When DragonFly calculates the partion cylinder ranges based on his view of the geometry, he will almost certainly never find that the LBA value which should be the end of an integral cylinder boundary is the one that the partition table says is the end of his slice. Therefore, he automagically (and I'll say improperly) adjusts the LBA up or down (this part can only speculate- he makes an adjustment according to the message posted but it could be that he only increases or decreases, I don't know what he does) to be on an integral boundary from his view of the cylinder size. What is certain is that he does adjust the partition range to correspond with his view of a cylinder containing 516,096 bytes. I'll guess that he rounds up, which is quite a bit worse; if he rounded down it would be wasteful and unnecessary but wouldn't expose the data on the mext partition to loss/corruption.

Depending on how he rounds, and what the preexisting view of cylinder size in the DOS partition table is, you can readily see that his view of his slice may well encroach on another partition.

I should have given a better explanation at the start, I apologize for anything that was unclear. The main idea here is that regardless of how data is being addressed, it's being allocated by every OS in terms of his view of how big a cylinder is. And if all OS on the drive don't share the same view, and therefore agree on the start/end addresses of partitions, there can certainly be loss of data.

This is why it seems to be essential to provide a way to change DragonFly's view of the disk geometry as necessary to match the geometry the partition table is already using.

However, I do agress that changing existing table values is a really bad thing, so the installer shouldn't do this in any case.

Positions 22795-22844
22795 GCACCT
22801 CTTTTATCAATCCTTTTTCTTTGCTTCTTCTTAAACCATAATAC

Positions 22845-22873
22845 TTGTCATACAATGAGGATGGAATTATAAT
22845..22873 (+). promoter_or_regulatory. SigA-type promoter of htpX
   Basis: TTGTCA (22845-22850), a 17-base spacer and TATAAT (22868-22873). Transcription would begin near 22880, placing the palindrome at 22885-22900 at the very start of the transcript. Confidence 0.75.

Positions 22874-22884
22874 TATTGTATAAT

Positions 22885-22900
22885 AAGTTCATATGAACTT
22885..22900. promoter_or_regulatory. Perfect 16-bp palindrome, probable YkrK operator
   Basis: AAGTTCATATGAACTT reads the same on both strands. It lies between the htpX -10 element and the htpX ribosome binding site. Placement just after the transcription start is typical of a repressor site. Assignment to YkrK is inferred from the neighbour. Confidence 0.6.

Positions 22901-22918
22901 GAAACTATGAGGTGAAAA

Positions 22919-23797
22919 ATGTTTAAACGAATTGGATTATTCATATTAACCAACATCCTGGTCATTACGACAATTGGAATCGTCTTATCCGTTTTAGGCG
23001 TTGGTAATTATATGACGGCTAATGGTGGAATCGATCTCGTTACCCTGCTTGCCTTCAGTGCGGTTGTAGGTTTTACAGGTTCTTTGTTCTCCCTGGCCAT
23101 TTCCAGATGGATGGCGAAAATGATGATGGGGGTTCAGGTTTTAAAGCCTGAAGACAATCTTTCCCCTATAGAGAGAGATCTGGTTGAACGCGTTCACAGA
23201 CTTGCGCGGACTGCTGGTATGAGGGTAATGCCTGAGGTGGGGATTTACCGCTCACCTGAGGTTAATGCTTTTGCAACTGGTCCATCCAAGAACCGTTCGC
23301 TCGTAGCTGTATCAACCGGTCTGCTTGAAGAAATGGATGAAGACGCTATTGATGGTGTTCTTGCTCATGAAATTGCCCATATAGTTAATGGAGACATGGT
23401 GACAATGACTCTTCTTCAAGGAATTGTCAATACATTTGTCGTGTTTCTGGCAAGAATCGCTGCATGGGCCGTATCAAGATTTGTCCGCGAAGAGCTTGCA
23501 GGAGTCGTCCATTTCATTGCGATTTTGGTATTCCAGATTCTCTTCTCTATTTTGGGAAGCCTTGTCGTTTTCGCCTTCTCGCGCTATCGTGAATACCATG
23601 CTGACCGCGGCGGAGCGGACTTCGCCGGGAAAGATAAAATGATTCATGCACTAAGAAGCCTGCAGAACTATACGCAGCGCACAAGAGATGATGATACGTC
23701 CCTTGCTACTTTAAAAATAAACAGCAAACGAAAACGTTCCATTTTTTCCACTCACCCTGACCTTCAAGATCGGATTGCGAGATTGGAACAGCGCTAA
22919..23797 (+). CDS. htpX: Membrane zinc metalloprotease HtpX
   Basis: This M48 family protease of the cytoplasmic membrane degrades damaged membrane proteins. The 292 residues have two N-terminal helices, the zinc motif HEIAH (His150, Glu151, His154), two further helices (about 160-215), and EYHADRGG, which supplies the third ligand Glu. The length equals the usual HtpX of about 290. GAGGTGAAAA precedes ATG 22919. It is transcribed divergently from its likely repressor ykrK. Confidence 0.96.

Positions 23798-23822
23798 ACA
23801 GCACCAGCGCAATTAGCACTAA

Yes, it would be sufficient, if we're not able to easily provide a way to specify geometry. At any rate, we agree that he should not touch the partition table. After all, we've already gone through fdisk and disklabel by this point. If anyone wanted to change things he could have done so at the proper time.

I should point out that the installer did two bad things:

1. adjusted the geometry settings in the partition table (from c/h/s of 14593/255/63 and to a c/h/s of 232581/16/63)

2. changed the ending point of the DFly slice (DOS partition) to match the DFly view of what it means to be on an integral cylinder boundary

It's certainly improper to modify the partition table units and it's an imminent risk for the data on the drive in a multiboot scenario to change partition boundaries.

I don't understand why he doesn't simply use the unit values in the partition table.

All the other BSDs installers make provisions for preventing this...that being the case, I don't understand the skepticism or the surprise! It hardly seems reasonable that all these other variants make a provision to deal with an issue that is obsolete or irrelevant. Rather, it seems extremely critical. If I understand correctly that the DFly installer was taken from the FreeBSD installer, then I am hoping it will be a very simple matter to add the G option to DFly's installer.

No, you are mistaken. The DragonFly installer is really the BSDinstaller, but a rather oldish version. Possibly you mistake the source of scepticism. We're just too few people to do everything people could possibly need. If you want to fix this issue, please go ahead! We appreciate every helping hand!

I stand corrected, thanks for the clarification.

I'm sorry if it seemed as though I were saying "I know how to fix this, why don't you take care of it?" Really I meant to say, I know what the problem is, and I don't know how to fix it or even more importantly, how to circumvent it. The few responses I got seemed to range from "yawn" to "no, it's not happening as you think" which certainly didn't sound like what you just said! I would be delighted to help but alas, I'm not expert in any of the areas one would need to be knowledgeable in to do anything about this other than to recognize the problem and ask for help.

I was hoping when I posted the question in the user list that someone would say "yeah, you simply do such and such a thing in fdisk and this problem won't happen" but since I didn't get such a reply, I decided to post here.